For the second tip, you’ll need to visit www.marriagebuilders.com. This is the website for Dr. Willard Harley, author of (among many other books) His Needs, Her Needs, a mega-bestseller on how to do marriage well. Once at the site do a search for his Recreational Enjoyment Inventory. You’ll need to print out a copy for each of you and begin to fill it in separately. After you have each completed the inventory, you’ll combine your answers to hopefully discover activities you both would enjoy doing together.

Am I suggesting that all marital problems can be fixed by having fun together? Absolutely not. Am I suggesting that fun is crucial to maintaining a healthy marriage and to repairing one that is somewhat broken? Absolutely yes! Why not give it a try and find out for yourself?

Could this give couples a “fighting chance?”

Couples in marital distress often do not feel safe discussing their relationship with each other. This week’s column can add a measure of safety to the conversation – see what you think. 

Four Ground Rules to Help Resolve Marital Disputes

For Several years I attended a Smart Marriage conference somewhere in the United States. My first was in 2001 in Orlando, but other conferences I attended were held in Washington DC, Denver, Dallas, San Francisco, and Reno. This annual conference always featured 13 or so keynote presentations along with 160 workshops from which I could select 8.  It was always torture to choose the 8, but since most all were quality presentations from quality presenters it was really a no- lose proposition.
One workshop presenter who made a lasting impression on me was Tom Strohl who had a private practice he called Marriage Works. Whenever he worked with a couple, Tom placed a premium on each party feeling safe in the session. He knew that when couples come for marriage help they are already in a state of distress and he sought to help them feel as comfortable as possible with him, and with his approach to helping them improve their marriage.
So early on in his sessions with a couple Tom would suggest they abide by four ground rules which he felt would increase their chances of reaching a successful outcome. I believe these four ground rules could also be beneficial for your marriage, and your neighbors and their neighbors, etc.
The first ground rule is “No Zingers.” By this he meant that it was off limits for either party to lob verbal grenades at the other. Certainly we all get frustrated with our spouses at times and it’s so easy at those times to let them know how frustrated we are. The problem is that while eventually you will calm down, the damage caused by your hurtful words can take a long time to dissipate. It is far better to avoid causing the damage than it is to try to fix it later. You can’t un-ring a bell and you can’t take back hurtful words – at least not easily or quickly.
Tom knew that while adopting the rule of “No Zingers” was helpful, it might not always be practical in the heat of a battle. This realization led him to Rule Number Two: Time-out. By adopting this rule the couple agreed that if they ever got to a place where they were so upset, so hurt or so angry that they really wanted to hurt the other, they would first call a time-out. I have found time-out to be a hugely effective tool for resolving disputes as it can mitigate further damage to an already troubled relationship.
We tend to think primarily with one part of our brain (the frontal lobe) and we feel mostly with another (the limbic system). There are times when we can get so into our feeling brain that we literally stop thinking. That helps to explain (but not excuse) road rage. It also helps to explain relationship rage and it simply must not be allowed to occur. I can’t encourage you enough to come up with a time-out signal which is clearly understood by every member of the family that the discussion must abruptly stop and be rescheduled at a later time.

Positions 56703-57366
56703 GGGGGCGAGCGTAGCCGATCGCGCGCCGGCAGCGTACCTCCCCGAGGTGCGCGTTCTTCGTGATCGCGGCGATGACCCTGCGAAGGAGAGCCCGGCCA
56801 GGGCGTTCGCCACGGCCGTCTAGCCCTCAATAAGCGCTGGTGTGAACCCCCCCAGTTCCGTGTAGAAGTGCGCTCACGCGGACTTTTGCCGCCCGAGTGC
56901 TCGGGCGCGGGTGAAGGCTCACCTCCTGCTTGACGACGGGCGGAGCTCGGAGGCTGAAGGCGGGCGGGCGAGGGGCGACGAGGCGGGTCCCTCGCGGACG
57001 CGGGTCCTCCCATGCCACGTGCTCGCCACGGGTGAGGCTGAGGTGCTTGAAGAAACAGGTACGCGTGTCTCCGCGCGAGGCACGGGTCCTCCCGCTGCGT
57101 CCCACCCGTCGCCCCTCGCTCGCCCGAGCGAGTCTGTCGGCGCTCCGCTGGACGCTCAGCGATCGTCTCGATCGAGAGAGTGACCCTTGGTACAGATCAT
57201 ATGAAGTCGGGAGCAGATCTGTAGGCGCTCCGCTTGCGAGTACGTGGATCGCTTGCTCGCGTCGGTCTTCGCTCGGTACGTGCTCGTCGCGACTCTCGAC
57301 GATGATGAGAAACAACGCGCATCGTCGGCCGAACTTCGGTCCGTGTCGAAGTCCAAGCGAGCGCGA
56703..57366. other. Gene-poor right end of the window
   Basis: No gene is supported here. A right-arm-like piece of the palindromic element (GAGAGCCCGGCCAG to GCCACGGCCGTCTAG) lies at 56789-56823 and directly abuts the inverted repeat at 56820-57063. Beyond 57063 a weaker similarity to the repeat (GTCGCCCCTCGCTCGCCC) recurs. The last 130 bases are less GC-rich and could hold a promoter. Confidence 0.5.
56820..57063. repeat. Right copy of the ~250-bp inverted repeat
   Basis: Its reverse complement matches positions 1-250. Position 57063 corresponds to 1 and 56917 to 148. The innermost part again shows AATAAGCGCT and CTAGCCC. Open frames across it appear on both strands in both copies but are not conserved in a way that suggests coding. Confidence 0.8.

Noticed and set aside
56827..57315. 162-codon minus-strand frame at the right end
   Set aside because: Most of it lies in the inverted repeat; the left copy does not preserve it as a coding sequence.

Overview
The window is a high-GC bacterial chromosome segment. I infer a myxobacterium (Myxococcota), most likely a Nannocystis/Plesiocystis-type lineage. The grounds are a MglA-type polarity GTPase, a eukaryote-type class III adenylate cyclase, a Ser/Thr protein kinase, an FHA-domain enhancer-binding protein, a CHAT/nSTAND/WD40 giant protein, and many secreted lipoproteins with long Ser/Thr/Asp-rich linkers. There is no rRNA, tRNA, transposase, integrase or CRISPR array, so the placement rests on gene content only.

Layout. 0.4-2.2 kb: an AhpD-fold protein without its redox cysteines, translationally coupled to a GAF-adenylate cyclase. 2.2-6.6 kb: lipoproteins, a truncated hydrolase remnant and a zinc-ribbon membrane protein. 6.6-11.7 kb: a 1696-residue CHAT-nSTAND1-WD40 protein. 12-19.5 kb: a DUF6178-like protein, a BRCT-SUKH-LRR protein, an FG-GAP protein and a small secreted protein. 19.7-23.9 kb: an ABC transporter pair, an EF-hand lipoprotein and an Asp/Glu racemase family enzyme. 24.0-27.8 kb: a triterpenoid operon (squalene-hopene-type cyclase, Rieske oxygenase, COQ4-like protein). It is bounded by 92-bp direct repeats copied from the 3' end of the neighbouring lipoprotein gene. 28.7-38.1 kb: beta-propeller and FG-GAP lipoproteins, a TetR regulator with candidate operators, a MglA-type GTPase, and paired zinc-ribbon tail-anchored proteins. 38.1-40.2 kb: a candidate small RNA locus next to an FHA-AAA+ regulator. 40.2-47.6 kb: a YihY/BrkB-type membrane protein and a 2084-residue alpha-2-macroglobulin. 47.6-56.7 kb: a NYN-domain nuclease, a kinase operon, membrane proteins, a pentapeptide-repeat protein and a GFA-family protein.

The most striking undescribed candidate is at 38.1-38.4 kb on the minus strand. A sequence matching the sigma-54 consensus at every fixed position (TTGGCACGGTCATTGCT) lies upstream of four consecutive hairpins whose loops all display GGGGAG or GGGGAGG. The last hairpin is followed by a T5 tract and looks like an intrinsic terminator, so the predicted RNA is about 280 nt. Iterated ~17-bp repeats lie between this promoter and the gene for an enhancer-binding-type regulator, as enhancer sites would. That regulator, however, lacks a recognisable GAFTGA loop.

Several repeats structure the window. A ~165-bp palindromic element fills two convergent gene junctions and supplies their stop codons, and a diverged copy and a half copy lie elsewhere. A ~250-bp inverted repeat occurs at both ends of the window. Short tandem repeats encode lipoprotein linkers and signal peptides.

This rescheduling is also a vital piece of the rule. We’re talking time-out, not cop-out. Therefore whoever calls for the time-out is obligated to call the time-in, a time when he or she will be back in their thinking brain and willing to discuss the issue that caused the upheaval in the first place. Time-outs typically should be no less than 30 minutes to give your body a chance to calm down, and no longer than 24 hours so the other party knows that his or her concerns will be addressed. You could call for a short time-out and discuss using the LUV talk, but that’s a topic for another column.
Tom’s 3rd rule for couples in counseling is “No Punishment.” It’s one thing to be upset with your spouse; it’s something entirely different to want him or her to have to pay for what they did, or did not do. Trust me, it’s way difficult to keep a happy marriage and want retribution at the same time. You really must decide which is more important to you.
And, lastly, Rule Number 4 is “Talk by Agreement.” You can look back over your marriage and recognize times when you wanted to talk, but your spouse didn’t. The reverse is also true that there have been times when your spouse wanted to talk, but you didn’t. That’s why rule 4 is so important that you agree that you will only discuss sensitive issues when you both agree you are in a proper frame of mind and heart to do so.
Are these four ground rules guaranteed to fix any and all marital problems? Of course not! But what they can do is help each person feel safe in the relationship and to be more willing to fix what’s broken if they know they will not be attacked, that they can escape the conflict with a time-out, that they will not be punished and that they will only talk when both parties are prepared to do so. I can attest that these ground rules are helpful in a marriage coaching session. I invite you to consider how valuable they may be in your home.